Friday, July 25, 2014

Happy 50th to The Wilderness Act.

                                 Barry Glacier, Nellie Juan-College Fjord Wilderness Study Area,
                                                      Chugach National Forest, Alaska.

Fresh out of college, I visited my older sister, a ceramic artist teaching in West Virginia. She beckoned me to her yard to see her latest creation—a six-foot oblong curved shape, slightly hollow in the center. It was unlike anything I’d seen, and yet also strangely familiar. “It’s beautiful,” I said. She beamed, and walked over to another shelf, picking up a piece of wood, weathered and shined by time. “It was inspired by this,” she said, “that you gave me.” I didn’t remember this remnant tree limb, but she said I’d found it on a hike in the Smokies near Asheville, NC, where we grew up. That I’d given it to her, and it had inspired her art.

This was when I first realized that most, if not all, art has at its root inspiration the natural world. A few years later, becoming disillusioned with my work in renewable energy policy for the state of North Carolina, I began thinking of trying my hand at writing. I wanted to get at deeper truths, I wanted to reach people at a gut level. At root. The way Edward Abbey’s Monkeywrench Gang and Rachel Carson’s The Edge of the Sea had reached me when I was navigating college.

I’d also come to realize that powerful works of writing had inspired policy makers as well; I’d listened to historian Donald Worster explain how The Wilderness Act -- signed into law 50 years ago -- resulted in part from a national attitude towards nature and wildness that was defined and nurtured by the words of Thoreau, Emerson, Carson, Muir – all the great early American nature writers.

Growing up in the Appalachians, I figured out early on that the natural world was my bedrock. Over time I learned that this bedrock is the most solid, clear, and unyielding in wilderness—in those places that remain the most unmediated by human activity or development.

By mediation, I mean a kind of buffer, like when we’re in a car or behind the glass of a visitor’s center, looking out—any human construct that comes between us and the actual physical world.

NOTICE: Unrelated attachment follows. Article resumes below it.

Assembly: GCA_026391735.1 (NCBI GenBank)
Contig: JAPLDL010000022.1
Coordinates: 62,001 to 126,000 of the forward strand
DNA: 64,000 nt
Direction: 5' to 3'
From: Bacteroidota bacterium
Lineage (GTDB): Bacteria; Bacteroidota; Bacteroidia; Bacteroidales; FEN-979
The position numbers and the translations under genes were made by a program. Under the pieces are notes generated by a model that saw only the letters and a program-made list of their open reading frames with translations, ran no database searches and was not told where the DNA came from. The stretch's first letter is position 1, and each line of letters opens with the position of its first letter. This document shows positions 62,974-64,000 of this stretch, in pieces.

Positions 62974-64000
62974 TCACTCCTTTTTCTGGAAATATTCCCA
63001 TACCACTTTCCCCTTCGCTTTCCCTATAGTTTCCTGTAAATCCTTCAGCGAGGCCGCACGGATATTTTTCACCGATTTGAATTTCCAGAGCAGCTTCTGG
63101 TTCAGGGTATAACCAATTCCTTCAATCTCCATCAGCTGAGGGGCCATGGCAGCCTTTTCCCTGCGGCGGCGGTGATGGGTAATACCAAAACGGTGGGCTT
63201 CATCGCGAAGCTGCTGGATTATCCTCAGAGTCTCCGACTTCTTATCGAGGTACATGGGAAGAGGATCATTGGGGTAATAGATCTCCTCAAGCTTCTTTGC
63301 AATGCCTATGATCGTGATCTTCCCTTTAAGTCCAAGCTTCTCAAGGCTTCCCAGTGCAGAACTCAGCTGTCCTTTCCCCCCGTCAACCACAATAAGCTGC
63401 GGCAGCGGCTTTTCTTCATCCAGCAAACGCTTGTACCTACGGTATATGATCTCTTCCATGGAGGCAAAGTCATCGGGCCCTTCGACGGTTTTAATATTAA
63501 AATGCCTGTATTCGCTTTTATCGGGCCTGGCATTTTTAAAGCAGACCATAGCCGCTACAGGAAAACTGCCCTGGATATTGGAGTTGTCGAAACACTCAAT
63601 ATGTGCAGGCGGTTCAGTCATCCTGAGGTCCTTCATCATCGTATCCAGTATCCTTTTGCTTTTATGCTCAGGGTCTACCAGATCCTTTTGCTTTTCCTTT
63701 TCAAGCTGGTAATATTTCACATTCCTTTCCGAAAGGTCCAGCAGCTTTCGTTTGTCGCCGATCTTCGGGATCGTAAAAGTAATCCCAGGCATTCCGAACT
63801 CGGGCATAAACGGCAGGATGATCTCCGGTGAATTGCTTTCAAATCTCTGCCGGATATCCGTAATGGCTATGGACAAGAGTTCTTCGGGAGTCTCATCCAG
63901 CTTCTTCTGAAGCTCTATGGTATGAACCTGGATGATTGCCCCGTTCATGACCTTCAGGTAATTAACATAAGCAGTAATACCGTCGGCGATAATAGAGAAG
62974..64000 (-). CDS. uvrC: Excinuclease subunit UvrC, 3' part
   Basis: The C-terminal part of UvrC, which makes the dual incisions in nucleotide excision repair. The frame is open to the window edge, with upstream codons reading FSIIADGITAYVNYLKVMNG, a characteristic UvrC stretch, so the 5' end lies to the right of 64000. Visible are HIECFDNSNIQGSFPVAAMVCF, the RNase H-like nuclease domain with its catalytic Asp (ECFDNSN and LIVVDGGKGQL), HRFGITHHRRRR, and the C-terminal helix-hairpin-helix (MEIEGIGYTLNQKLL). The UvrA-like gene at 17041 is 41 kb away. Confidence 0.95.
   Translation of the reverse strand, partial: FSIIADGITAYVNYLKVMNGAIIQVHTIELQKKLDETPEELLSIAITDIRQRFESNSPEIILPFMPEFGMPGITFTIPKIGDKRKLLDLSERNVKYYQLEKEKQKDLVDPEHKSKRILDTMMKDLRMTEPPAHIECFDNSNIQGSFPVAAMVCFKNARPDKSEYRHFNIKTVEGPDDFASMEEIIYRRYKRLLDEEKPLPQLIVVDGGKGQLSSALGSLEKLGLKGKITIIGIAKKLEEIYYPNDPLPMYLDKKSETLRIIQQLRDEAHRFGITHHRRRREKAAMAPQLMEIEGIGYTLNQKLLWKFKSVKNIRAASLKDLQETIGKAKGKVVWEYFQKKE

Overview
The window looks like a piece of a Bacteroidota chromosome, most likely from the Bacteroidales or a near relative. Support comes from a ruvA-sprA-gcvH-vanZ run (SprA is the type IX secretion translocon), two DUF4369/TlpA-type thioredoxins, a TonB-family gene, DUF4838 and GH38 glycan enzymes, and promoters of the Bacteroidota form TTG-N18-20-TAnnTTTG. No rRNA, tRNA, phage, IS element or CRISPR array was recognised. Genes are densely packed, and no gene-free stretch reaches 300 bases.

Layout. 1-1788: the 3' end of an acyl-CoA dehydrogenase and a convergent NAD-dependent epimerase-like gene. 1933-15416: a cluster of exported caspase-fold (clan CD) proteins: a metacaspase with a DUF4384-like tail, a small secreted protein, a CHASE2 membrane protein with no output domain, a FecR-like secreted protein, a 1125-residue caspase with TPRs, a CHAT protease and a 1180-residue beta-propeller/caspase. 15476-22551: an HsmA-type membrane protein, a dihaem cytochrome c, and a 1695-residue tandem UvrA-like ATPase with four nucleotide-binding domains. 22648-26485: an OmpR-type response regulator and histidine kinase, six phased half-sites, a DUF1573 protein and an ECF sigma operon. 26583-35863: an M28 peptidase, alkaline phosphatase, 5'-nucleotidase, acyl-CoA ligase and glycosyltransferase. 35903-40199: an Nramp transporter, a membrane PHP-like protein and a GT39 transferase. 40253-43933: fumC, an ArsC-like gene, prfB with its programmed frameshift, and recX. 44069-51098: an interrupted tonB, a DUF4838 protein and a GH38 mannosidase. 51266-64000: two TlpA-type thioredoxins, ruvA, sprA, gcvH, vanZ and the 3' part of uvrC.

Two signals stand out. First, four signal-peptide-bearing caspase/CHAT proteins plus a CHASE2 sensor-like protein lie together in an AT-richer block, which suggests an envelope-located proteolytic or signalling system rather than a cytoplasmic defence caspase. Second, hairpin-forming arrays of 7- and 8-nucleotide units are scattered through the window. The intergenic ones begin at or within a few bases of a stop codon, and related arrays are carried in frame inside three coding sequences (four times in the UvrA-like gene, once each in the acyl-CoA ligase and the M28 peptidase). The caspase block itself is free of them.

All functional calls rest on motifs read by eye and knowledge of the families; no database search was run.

When a place is unmediated, I have that sense of being there, fully immersed. This is not easy, it’s often not comfortable, but it is where I feel most alive. All my senses are heightened by being where bears live, by being where I can’t control the tides, where I am put in proper scale with the rest of the living, breathing world.

So it makes perfect sense that, when I came to Alaska for a summer job nearly 30 years ago to sell tickets on the train between Portage and Whittier, I never left. Alaska is replete with places where I can feel in proper scale.

I still recall with crystal clarity some life-changing moments of my first summer in Alaska. That first afternoon in a kayak, paddling Passage Canal, drifting by the kittiwake rookery (the tides were with me) and hearing the sounds of waterfalls, of birds, appearing and disappearing, appearing and disappearing. And then that fall, the long daylit nights at Denali National Park, getting off work at the gift shop and taking a late night hike up into the hills. Driving out the road after the first snowfall, during the two weeks cars were then allowed in the park, and stopping, getting out of the truck, looking back--at a line of wolves, all black, trotting up a hillside, in perfect formation, perfectly fitting their world, and me, there, too, at least in that moment, in proper scale.

The power of Alaska’s wild to invoke this in me has not diminished with time and familiarity. A few years ago, on an artist residency in the Tongass National Forest’s Tracy Arm Ford’s Terror Wilderness, I felt that sense of proper scale once again, sitting on a swirl of ancient rock recently released from ice, taking in the vast view: a tidewater glacier rumbling to the sea, a seal diving in the cerulean waters at the base of a waterfall, a massive iceberg floating by our camp, big as an island I could live on the rest of my life.